Myth vs Evidence

Would you criticize a poem for being factually incorrect? See, this poet wrote that the Moon is smiling, and it’s such an idiotic thing to say. Everybody knows Moon is a lifeless rock. We have millions of photos to prove it and even managed to land on it and bring samples back. Why write such unscientific bullshit that has so much evidence stacked against it?

Speaking this way about a poem sounds absurd, but many people apply the same logic to myths. They’re saying that Heaven and Earth both hatched from a cosmic egg after 18,000 years? Even little children know about the Big Bang, supernovas, and Earth forming out of stardust. Why confuse them with disproven ancient nonsense?

Unrealistic images seem to be fully embraced in one but used to discredit the other. It’s likely because there exist people who believe in the myths of their tradition literally. Even these days there’s lots of folks who consider their holy book an accurate account of what happened in the past. A few hundred years ago claiming otherwise would have you burned at stake.

But once we go past the literal meaning of each word, myths can serve as a deep metaphor for what life is all about. They can help you make sense of birth and death, happiness and sorrow, bliss and grief, love and heartbreak. When everyone around understands the same framework, you have a language to communicate these ineffable states. Suffering becomes less when you make sense of it, and put it in broader context.

Objective, scientific detachment is great for some purposes but mostly useless in others. When falling in love, I don’t want to hear about oxytocin levels, as accurate it might be. I want to feel that you know what I’m feeling, and that you also can feel the same thing. I want to know what it means to us, and hope we share the same meaning together. It would be unfortunate if one of us thought we’re connected by eternal love while the other one hopes for a one-night stand.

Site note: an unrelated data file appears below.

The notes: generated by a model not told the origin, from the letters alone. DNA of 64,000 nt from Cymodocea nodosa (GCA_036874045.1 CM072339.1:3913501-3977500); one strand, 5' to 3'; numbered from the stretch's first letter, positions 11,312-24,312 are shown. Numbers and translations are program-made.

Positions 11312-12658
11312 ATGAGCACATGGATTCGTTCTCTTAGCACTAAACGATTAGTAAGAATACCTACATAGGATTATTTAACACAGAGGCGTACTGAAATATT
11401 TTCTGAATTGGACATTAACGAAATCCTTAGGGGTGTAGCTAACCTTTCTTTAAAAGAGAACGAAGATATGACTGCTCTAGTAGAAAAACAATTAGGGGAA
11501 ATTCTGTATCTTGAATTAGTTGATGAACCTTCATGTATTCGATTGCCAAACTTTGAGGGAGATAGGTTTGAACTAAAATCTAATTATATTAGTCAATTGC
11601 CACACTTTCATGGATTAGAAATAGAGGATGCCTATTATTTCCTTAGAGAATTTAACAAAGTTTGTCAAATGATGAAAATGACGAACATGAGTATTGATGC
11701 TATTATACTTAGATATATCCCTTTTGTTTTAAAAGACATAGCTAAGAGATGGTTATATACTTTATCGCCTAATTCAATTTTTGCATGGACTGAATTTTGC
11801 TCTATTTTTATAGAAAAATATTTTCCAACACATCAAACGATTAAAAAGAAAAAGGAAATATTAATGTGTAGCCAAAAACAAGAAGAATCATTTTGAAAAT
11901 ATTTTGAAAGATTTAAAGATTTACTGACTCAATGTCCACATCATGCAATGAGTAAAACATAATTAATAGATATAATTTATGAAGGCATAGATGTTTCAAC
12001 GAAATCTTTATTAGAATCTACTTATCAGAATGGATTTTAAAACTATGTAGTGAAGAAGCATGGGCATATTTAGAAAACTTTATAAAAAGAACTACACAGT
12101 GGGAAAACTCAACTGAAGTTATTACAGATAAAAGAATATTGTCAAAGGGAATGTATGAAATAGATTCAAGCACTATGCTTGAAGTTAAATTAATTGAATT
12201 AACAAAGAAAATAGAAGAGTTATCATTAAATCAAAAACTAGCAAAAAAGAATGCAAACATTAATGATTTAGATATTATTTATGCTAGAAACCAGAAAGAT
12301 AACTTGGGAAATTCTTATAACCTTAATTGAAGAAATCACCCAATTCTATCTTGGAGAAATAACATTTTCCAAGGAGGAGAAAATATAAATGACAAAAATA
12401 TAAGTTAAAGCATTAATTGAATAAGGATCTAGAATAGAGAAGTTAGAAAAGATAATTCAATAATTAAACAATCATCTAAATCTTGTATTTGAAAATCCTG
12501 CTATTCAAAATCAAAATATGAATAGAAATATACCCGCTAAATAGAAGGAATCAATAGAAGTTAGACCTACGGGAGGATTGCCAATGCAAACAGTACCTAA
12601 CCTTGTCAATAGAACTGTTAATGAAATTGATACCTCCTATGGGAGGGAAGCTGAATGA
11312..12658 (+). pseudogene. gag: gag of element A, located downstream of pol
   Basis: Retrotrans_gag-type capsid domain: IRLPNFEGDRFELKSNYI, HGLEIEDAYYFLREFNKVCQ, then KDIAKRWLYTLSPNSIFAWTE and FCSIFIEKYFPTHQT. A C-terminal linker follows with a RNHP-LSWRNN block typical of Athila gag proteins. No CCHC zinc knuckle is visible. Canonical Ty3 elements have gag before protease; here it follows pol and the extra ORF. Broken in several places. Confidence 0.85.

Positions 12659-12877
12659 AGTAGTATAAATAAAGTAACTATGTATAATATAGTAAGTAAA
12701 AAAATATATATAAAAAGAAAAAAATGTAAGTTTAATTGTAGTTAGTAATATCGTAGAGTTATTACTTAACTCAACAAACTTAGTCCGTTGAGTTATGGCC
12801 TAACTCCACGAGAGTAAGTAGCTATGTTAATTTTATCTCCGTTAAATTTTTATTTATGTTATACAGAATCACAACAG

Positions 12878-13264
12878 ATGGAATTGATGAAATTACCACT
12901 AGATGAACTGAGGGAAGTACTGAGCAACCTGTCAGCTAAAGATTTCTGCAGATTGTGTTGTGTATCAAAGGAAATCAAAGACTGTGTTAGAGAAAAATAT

Is this unscientific? Maybe. But speaking above love, happiness, or meaning in purely scientific terms reduces them to only the things that can be easily measured. There’s much more to love than oxytocin and evolutionary drive to reproduce, just as there’s more to happiness than experiencing pleasure and not experiencing pain. Once we decide that objective measurement is all that matters, all these other dimensions get lost.

Some may argue focusing on these other dimensions is useless and impractical. In fact, it’s the most practical thing of all. Unless people believe in a common myth, such as nation, economic growth, or divine glory, they’ll never work together on any grand-scale project. No combination of atoms can be used to objectively prove the existence of the nation of the United States. It exists only in the shared mindspace of people who believe in it, and this belief still has far-reaching real-world consequences.

It took a scientist to figure there are cycles in the apparent motion of Sun across the sky. But it took whole generations of people believing in a shared myth to build a Stonehenge.

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